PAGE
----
Red is the new black. By red, we mean the crimson red of spilled blood and gore. And by black, we mean the hot new thing in young-adult lit. See: The Hunger Games. Katniss Everdeen's brutal acts have nothing on the carnivorous horses of The Scorpio Races.
If you're trying to genetically engineer water horses in a lab, follow this handy formula: Hannibal Lector + (zombies * seahorses) = capaill uisce. Not only are these creatures from the deep brutal, but they have no conscience. Beware if you're vacationing on the beaches of Thisby: The Scorpio Races are not for the squeamish.
Living a life among the vicious capaill has desensitized Puck and Sean to violence.
Traditional water horse myths are not watered-down kids's tales, so the violence is necessary in order to be accurate to the legends
A regular seahorse is about as cute and cuddly as an underwater creature can be. (Moray eel… not even close.) The capaill uisce, however, though they might be horses and they might be from the sea, are definitely not seahorses. They're the scariest things to come out of the water since Jaws grew legs and came onto land. (Didn't that happen in, like, Jaws 17?)
Most stories with animals are heartwarming tales about a boy or girl bonding with their dog/horse/armadillo. What is unique about The Scorpio Races is the heaping dose of pure fear Stiefvater piles onto the story. It's a rare moment indeed when a character isn't fearing for their own life or the life of a loved one. The constant fear makes the peaceful moments all the sweeter… but it also shows us how people learn to harness their fear and use it to achieve their goals.
While most people fear the capaill, Sean shows great compassion by being afraid for them. He'll do anything to keep them from getting hurt.
The men don't want Puck to enter the Scorpio Races because they're afraid… afraid they're going to get beaten by a woman.
Human beings love competition. From the Olympics in ancient Greece to, well, the Olympics in London, with every single sporting tournament and reality show in between, people love watching others fight, battle, and beat the shmoop out of one another in every conceivable way imaginable.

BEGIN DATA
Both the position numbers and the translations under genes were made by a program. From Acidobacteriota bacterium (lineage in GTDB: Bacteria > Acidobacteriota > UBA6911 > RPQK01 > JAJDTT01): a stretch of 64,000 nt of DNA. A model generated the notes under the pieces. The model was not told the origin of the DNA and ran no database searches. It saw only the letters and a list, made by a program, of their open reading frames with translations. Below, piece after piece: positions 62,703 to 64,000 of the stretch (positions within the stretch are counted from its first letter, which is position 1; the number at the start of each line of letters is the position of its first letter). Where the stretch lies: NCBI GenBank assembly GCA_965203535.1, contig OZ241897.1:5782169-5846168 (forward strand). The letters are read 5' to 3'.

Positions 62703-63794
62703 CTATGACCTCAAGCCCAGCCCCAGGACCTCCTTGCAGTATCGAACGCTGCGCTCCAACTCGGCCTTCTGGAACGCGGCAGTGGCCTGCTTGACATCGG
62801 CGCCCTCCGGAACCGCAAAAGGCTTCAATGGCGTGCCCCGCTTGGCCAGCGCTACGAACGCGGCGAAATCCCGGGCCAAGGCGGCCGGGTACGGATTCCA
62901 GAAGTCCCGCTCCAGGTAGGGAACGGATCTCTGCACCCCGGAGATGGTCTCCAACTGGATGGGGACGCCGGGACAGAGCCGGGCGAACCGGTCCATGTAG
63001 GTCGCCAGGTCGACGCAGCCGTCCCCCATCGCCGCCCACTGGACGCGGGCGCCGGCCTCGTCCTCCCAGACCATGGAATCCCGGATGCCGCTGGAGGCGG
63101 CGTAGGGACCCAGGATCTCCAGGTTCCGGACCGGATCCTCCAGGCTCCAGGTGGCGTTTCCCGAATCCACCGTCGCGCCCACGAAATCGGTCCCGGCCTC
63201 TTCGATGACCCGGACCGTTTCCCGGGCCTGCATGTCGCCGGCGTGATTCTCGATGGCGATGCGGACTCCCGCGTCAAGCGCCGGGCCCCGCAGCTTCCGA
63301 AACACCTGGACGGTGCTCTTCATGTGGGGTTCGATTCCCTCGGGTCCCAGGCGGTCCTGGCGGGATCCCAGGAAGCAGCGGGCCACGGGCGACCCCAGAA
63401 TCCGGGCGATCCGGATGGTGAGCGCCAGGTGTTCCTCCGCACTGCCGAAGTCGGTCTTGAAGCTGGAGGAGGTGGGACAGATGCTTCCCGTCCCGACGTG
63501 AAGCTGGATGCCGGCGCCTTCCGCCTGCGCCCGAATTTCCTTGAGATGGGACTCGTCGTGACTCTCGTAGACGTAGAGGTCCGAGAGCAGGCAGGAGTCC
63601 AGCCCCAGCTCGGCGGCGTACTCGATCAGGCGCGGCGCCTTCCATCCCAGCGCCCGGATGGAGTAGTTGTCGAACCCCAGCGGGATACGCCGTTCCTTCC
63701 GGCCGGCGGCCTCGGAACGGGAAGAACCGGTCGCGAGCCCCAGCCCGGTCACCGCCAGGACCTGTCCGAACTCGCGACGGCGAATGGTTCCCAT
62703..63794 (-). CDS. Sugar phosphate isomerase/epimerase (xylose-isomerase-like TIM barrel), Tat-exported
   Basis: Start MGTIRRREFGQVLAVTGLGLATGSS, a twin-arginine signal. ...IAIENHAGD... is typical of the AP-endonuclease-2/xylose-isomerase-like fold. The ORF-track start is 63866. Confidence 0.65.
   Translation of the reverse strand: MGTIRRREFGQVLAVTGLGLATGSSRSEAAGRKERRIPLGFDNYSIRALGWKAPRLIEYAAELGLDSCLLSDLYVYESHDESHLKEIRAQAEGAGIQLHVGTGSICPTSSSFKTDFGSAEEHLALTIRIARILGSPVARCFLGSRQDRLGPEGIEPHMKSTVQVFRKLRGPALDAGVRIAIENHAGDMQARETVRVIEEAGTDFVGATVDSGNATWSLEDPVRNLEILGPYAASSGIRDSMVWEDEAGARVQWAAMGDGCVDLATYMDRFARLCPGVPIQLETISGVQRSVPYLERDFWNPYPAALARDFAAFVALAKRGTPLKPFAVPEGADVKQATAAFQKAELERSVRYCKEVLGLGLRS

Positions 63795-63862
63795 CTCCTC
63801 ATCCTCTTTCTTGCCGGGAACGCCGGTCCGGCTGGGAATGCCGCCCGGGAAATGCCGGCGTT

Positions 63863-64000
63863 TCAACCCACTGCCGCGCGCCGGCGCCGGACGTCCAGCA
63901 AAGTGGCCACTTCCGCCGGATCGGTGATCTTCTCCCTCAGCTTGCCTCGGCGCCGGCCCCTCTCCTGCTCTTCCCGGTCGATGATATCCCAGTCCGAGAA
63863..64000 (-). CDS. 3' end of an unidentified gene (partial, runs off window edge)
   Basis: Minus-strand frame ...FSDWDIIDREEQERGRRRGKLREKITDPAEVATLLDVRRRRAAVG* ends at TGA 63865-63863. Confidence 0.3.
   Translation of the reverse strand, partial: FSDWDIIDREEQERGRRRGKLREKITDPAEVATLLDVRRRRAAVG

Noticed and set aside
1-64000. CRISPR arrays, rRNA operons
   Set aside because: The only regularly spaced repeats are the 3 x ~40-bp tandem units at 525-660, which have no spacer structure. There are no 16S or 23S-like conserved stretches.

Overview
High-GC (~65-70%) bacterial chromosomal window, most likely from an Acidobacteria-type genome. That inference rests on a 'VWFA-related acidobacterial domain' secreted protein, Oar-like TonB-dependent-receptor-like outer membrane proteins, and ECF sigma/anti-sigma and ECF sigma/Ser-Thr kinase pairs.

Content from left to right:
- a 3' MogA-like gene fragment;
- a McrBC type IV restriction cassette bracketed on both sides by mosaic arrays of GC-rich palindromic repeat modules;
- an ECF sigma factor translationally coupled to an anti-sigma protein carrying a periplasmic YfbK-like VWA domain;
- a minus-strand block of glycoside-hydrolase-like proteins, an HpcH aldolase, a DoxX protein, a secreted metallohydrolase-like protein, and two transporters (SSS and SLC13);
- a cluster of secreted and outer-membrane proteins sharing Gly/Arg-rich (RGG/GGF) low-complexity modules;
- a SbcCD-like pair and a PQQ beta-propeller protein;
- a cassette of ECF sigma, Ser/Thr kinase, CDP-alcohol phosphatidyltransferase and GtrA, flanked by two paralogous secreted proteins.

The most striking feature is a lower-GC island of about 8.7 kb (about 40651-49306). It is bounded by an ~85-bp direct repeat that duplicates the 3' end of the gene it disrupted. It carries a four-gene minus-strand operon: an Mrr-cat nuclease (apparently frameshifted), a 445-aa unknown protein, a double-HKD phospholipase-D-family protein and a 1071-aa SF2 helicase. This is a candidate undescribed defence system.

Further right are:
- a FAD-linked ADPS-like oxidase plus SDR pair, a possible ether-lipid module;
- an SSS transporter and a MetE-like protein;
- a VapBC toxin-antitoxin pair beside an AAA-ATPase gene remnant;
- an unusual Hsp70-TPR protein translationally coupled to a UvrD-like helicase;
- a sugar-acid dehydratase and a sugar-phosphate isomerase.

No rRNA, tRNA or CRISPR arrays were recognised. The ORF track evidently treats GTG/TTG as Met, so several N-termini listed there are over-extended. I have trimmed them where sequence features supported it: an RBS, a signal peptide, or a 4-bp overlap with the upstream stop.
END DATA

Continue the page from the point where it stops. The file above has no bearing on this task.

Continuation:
We hate to keep bringing up The Hunger Games (okay, no we don't—we heart The Hunger Games), but it paved the way for this kind of nail-bitingly intense competition to enter the young-adult lit universe. Now that the way is paved, hungry horses from the sea are free to gallop down it and splatter it with the blood of their victims. A book called The Scorpio Races is ultimately about, you guessed it, races, and what people will do to win.
The Scorpio Races themselves are less about competition and more about tradition. These men are fighting to stay alive more than they're fighting each other.
Mutt Malvern is the most competitive person in the race, going to great lengths to sabotage Sean. But he's not competing to win the race so much as he's competing for the affection of his own father.
If you kept your brother or sister or children in a barn, fed them hay, made them run dozens of miles a day, and occasionally gave them a bath by spraying them down with a hose… well, someone would probably call protective services. But if you keep your horse in a nice warm barn, feed them, ride them all over the countryside, and brush and bathe them… well, then they're family.
Funny how that works. But family is different to different people. And to different species. All the human-to-human and human-to-horse relationships differ wildly, making this word very hard to define.
Sean considers his horses as family members, and he'll always put them above any human.
Puck, too, considers her horse as a family member, and she's guilty of putting her horse's needs over the needs of her brother.
Horse racing isn't exactly a female-dominated sport. Women jockeys have to work twice as hard and don't get anywhere near half the fame their male counterparts enjoy. At least the ladies trying to make it to the Kentucky Derby don't have to worry about their horse biting their hands off like they do in The Scorpio Races.
Puck has to hide from capaill in a haystack, and almost drowns in the ocean, but her toughest challenge might be overcoming the gender bias of all the other races. The Scorpio Races have been one big sausage party (alternate: male-dominated sport) since their inception, and these men aren't about to let Puck buck tradition. But horses and bucking go hand in hand right?
Even the women on the island don't want Puck to participate in the races because the tradition is older than every single living person on the island.